I really enjoyed Lady Midnight. It took me a year plus to finally sit and read it, but once I got past the first 50 pages or so I really got into it. I can’t give the book 5 stars because I feel like it was a little bumpy at times. However, I feel like Lady Midnight is setting up to be something really great and I have high hopes that the books to follow will be amazing.

 

four-stars
Always forever maybe book cover

Angelfire (Angelfire #1) by Courtney Allison Moulton

Angelfire (Angelfire #1) by Courtney Allison MoultonAngelfire (Angelfire, #1) by Courtney Allison Moulton
Published by HarperCollins / Katherine Tegen Books on February 15th 2011
Pages: 453
Goodreads
three-stars

First there are nightmares.
Every night Ellie is haunted by terrifying dreams of monstrous creatures that are hunting her, killing her.

Then come the memories.
When Ellie meets Will, she feels on the verge of remembering something just beyond her grasp. His attention is intense and romantic, and Ellie feels like her soul has known him for centuries. On her seventeenth birthday, on a dark street at midnight, Will awakens Ellie's power, and she knows that she can fight the creatures that stalk her in the grim darkness. Only Will holds the key to Ellie's memories, whole lifetimes of them, and when she looks at him, she can no longer pretend anything was just a dream.

Now she must hunt.
Ellie has power that no one can match, and her role is to hunt and kill the reapers that prey on human souls. But in order to survive the dangerous and ancient battle of the angels and the Fallen, she must also hunt for the secrets of her past lives and truths that may be too frightening to remember.

In the beginning I didn’t particularly have high hopes for Angelfire. When it comes to gauging my possible like of a novel, I stick to a core group of bloggers and their reviews. Not only do I and said bloggers have similar tastes and opinions, I also can trust that their reviews won’t spoil the story for me. I cannot tell how many times I’ve quickly browsed Goodreads and had books ruined for me because a user had posted blatant in-your-face spoilers. Grrr!! *shakes fist* So the reviewers I trust, had for the most part shown no interest in Angelfire, or disliked it greatly.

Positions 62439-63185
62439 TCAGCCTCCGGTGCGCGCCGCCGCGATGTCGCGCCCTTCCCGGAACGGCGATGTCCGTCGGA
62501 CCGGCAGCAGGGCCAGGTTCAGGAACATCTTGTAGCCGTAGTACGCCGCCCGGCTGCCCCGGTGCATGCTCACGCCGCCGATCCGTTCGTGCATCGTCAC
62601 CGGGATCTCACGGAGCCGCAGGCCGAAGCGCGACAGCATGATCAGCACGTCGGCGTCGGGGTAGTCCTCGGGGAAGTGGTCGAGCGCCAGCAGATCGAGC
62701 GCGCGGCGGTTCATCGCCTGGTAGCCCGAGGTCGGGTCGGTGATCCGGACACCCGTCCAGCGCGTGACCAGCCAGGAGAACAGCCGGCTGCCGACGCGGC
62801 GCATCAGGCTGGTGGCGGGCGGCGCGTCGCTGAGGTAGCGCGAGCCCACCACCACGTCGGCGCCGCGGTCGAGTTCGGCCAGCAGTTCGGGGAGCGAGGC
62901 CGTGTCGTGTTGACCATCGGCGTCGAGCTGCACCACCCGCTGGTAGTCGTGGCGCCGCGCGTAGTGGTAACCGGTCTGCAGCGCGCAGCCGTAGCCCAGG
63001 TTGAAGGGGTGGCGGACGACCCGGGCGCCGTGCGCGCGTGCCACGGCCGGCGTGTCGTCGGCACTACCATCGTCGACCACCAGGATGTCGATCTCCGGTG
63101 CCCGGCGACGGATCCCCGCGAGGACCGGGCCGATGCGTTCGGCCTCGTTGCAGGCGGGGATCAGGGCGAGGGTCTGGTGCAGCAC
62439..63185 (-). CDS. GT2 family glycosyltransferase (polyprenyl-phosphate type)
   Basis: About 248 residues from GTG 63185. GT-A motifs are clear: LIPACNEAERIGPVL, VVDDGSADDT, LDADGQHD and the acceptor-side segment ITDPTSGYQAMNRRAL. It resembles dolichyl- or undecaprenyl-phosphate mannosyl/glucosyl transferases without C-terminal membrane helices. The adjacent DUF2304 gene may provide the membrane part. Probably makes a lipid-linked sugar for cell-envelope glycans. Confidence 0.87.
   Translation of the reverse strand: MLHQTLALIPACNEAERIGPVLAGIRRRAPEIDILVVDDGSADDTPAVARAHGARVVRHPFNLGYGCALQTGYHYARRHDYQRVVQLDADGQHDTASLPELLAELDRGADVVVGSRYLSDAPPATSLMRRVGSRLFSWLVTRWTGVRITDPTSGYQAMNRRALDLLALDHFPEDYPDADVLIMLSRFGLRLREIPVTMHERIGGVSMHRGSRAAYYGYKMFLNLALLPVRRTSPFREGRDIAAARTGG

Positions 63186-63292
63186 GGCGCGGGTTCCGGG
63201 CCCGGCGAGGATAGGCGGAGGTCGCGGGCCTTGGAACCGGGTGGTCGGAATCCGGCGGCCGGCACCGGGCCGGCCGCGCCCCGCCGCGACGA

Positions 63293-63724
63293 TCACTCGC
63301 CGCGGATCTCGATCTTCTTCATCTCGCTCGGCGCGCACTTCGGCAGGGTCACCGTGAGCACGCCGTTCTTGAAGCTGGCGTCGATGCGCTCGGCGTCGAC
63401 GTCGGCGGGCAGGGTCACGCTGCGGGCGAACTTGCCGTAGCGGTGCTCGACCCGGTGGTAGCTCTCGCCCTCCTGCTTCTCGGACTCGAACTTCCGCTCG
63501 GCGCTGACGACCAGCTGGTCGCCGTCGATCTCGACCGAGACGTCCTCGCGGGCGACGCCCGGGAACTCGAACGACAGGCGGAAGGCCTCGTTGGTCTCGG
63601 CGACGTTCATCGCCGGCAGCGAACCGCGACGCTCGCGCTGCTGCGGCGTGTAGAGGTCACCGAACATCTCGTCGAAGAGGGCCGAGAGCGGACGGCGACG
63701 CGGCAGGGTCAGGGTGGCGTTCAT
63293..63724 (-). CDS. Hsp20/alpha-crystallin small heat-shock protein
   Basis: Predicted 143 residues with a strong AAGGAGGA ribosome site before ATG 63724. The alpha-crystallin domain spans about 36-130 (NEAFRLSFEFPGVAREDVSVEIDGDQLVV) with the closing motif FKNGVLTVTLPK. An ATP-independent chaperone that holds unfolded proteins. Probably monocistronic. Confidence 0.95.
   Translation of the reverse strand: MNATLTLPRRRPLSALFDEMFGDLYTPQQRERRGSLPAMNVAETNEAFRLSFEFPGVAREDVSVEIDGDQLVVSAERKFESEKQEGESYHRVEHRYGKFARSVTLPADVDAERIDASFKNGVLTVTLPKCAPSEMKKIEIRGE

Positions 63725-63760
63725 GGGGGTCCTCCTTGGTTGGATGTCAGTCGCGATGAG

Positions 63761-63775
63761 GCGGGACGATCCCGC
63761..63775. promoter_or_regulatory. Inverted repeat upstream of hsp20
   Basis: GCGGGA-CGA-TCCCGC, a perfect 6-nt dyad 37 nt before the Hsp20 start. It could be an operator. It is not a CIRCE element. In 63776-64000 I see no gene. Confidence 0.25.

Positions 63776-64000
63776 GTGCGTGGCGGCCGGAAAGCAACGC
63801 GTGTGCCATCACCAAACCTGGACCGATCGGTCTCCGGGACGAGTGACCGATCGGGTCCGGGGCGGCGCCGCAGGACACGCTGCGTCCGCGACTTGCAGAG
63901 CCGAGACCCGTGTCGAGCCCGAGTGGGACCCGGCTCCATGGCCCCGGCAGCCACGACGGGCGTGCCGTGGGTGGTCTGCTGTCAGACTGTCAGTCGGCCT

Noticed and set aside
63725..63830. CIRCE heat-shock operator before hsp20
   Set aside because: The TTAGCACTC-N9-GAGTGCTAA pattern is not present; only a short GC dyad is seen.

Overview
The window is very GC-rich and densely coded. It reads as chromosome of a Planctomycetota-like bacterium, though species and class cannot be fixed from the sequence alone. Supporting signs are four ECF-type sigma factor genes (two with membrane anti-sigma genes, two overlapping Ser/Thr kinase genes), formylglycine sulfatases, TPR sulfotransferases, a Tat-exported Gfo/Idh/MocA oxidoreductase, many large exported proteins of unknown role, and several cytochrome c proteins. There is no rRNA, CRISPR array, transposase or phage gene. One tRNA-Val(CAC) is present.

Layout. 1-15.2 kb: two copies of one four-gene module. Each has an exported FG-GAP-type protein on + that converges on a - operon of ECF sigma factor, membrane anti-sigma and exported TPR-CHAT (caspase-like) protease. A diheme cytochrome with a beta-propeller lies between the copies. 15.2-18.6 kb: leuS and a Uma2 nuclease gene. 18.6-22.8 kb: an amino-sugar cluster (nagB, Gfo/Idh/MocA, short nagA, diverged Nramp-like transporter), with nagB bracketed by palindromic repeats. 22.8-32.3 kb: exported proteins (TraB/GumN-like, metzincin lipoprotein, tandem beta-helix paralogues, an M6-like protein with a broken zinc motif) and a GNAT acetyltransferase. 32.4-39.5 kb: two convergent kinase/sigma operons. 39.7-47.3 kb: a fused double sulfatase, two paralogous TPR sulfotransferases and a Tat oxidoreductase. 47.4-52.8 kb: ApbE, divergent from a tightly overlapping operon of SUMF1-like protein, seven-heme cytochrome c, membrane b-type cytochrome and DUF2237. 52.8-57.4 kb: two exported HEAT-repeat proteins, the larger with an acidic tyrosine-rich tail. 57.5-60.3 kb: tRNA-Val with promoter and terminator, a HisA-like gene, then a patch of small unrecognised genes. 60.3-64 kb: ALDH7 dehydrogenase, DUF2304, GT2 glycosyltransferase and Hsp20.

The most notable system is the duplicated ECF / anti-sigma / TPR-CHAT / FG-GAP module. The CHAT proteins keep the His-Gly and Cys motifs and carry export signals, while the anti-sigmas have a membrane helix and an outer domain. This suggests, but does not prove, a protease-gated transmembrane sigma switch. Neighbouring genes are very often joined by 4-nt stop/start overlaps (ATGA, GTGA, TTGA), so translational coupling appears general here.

However, between an e-copy sale, out-of-the-blue receiving of an ARC of book #3, and my general love of angel-centrique books, I decided to wing it and start Angelfire this past weekend. Below I’ll break down the main parts I liked and disliked.

LIKED

Story – Moulton did a great job of taking random bits of angel-myth, mixing in some original-myth and creating a unique story. Out of all the angel series I’ve read now which is like 6 or 7, Angelfire establishes its own identity.

Romance – Most of us, if not all of us, despise the “insta-love” and dread the “love-triangle”. I’m glad to report that neither occur in this book. The love that does develop is literally centuries in the making, although, also reasonably paced in the current time. You can tell where the main relationship is/will be right away in this one, and although a tiny fork in the road pops up here and there I promise that you won’t be declaring #team *who-evers*.

Action – This particular element I found to be both positive and negative. Positive: Instead cowering in the corner, waiting for a big strong man to come to her rescue, Ellie does A LOT of butt-kicking. It was great having a strong female lead that could handle herself.

DISLIKED

Characters – Although I liked Ellie for her butt-kicking ways, I really didn’t connect to her. I felt like her relationship with her parents was too weird. For instance, in the beginning, Ellie was quite bitchy towards her mom and dad. She was pretty much plain rude, not really wanting anything to do with them. Half-way through the novel her dad seemed to exhibit a monstrous-behavior which definitely would explain the earlier coldness, but it still felt out of the blue. 2 and 2 just never connected. The relationship felt whole-y, like there were parts to the story that I missed (weren’t there) and I couldn’t understand why she’d act in *that* particular way.

Information Overload – EEEK attack of the 50-foot info overload!!! *STOMP STOMP* I loved the story and the information given, but too much was given at a time. At one point we were hit back-to-back with new info and I had to reread the section like 4 times. AND I’m still not entirely sure what it all means or how it will play out.

Action – (The negative side) Sure, there was a lot of great action scenes, which I didn’t mind, however, I felt like the storyline suffered because of it. The story didn’t feel as strong because Moulton focused too much on the action and not enough on the emotions and world-building. I would have liked a nice balance.

So there ya go! I give Angelfire 3 out of 5 stars. From reviews I’ve read, book two seems to be better received. I plan on reading it early-January.

three-stars